The methods we use to determine planets have a tendency only to report large (jupiter scale), close-orbiting planets. To my knowledge, even if we were able to go as far away from our own planet as we are from the stars being observed with jupiter like planets, and we looked back at our star, we would probably not detect any planet but jupiter/saturn if that. Our current technology makes it seem like we are alone in the universe but once we get an orbiting inteferometer working we'll be able to identify planets by more than just their effects on their host stars. (we could detect planets by infrared radiation, reflected light, etc., things that we cannot do realistically with 99.999999999999% of the stars out there with current technology) A whole new universe will be ours to see.
3 posted on 01/28/2003 11:59:08 AM PST by anobjectivist
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To: conservativecorner
I think it is a miracle in itself that planets sustain (nearly) circular orbits- do you have any cluse how little it would take to knock them out of the precise balance of mass/speed that puts it into orbit? (circular OR otherwise)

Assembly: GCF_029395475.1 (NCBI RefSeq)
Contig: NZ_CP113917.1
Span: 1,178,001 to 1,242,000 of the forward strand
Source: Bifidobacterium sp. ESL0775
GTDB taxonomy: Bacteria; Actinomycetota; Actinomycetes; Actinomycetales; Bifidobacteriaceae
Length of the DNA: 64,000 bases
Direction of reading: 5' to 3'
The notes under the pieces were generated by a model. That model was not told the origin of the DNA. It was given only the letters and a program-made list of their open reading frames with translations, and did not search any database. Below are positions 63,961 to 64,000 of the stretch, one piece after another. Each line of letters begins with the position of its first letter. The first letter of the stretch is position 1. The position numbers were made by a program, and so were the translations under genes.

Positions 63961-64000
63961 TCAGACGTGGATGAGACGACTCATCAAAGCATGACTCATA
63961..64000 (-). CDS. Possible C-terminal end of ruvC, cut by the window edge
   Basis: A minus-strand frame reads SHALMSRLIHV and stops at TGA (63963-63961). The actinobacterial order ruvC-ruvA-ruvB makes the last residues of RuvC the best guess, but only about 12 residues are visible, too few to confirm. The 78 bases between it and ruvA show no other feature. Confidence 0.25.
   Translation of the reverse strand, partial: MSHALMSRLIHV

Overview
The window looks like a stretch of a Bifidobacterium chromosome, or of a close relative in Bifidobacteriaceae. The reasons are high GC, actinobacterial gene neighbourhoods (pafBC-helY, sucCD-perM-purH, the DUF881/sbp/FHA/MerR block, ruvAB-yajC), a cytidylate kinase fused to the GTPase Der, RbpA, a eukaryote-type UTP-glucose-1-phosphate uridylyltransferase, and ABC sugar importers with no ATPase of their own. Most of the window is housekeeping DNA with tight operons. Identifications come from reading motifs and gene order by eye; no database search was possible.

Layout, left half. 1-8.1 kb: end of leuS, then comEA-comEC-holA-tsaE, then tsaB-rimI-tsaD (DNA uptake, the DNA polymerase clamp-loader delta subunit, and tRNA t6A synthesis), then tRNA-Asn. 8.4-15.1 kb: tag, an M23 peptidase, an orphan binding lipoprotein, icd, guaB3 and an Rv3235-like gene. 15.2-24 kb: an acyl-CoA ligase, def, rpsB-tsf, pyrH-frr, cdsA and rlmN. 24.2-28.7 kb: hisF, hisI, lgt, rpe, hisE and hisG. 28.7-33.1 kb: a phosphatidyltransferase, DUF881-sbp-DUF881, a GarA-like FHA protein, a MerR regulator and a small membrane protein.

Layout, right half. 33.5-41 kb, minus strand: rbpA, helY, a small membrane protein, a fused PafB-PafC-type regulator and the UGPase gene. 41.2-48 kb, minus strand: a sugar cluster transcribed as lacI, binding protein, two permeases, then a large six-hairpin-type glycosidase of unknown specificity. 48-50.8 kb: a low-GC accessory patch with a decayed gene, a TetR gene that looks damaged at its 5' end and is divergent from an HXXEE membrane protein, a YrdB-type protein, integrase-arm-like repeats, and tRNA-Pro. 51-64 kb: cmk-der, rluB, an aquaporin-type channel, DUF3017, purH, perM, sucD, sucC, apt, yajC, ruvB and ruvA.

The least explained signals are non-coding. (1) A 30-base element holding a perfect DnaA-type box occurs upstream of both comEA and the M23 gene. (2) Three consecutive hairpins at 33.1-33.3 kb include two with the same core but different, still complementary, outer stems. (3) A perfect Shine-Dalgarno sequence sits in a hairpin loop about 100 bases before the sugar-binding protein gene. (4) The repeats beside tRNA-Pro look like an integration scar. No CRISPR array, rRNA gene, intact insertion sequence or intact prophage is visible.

4 posted on 01/28/2003 12:09:16 PM PST by Mr. K (all your TAG LINE are belong to us)
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To: conservativecorner
Additionally:

The fact that there are billions of stars in the universe and we have only detected around 100 of these stars with close, jupiter like planets suggests the opposite of what this article reports. In all likelyhood, the planets we are detecting are the rare ones (big enough to show up after observation with simple telescopes), the more common planets are too small or too far away from their host star to be observable by our current method. Thus, any real studies on the limited data that our technology affords at the moment should be taken as premature, incorrect guesses.
5 posted on 01/28/2003 12:10:42 PM PST by anobjectivist
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To: anobjectivist
What the article doesn't state though is that planetary systems without Jupiter like outer planets cannot support advanced life either, because the large Jupiter like gas giants are required to keep catastrophic meteors from impacting any life bearing planets in the habital zone.
6 posted on 01/28/2003 12:12:06 PM PST by Pres Raygun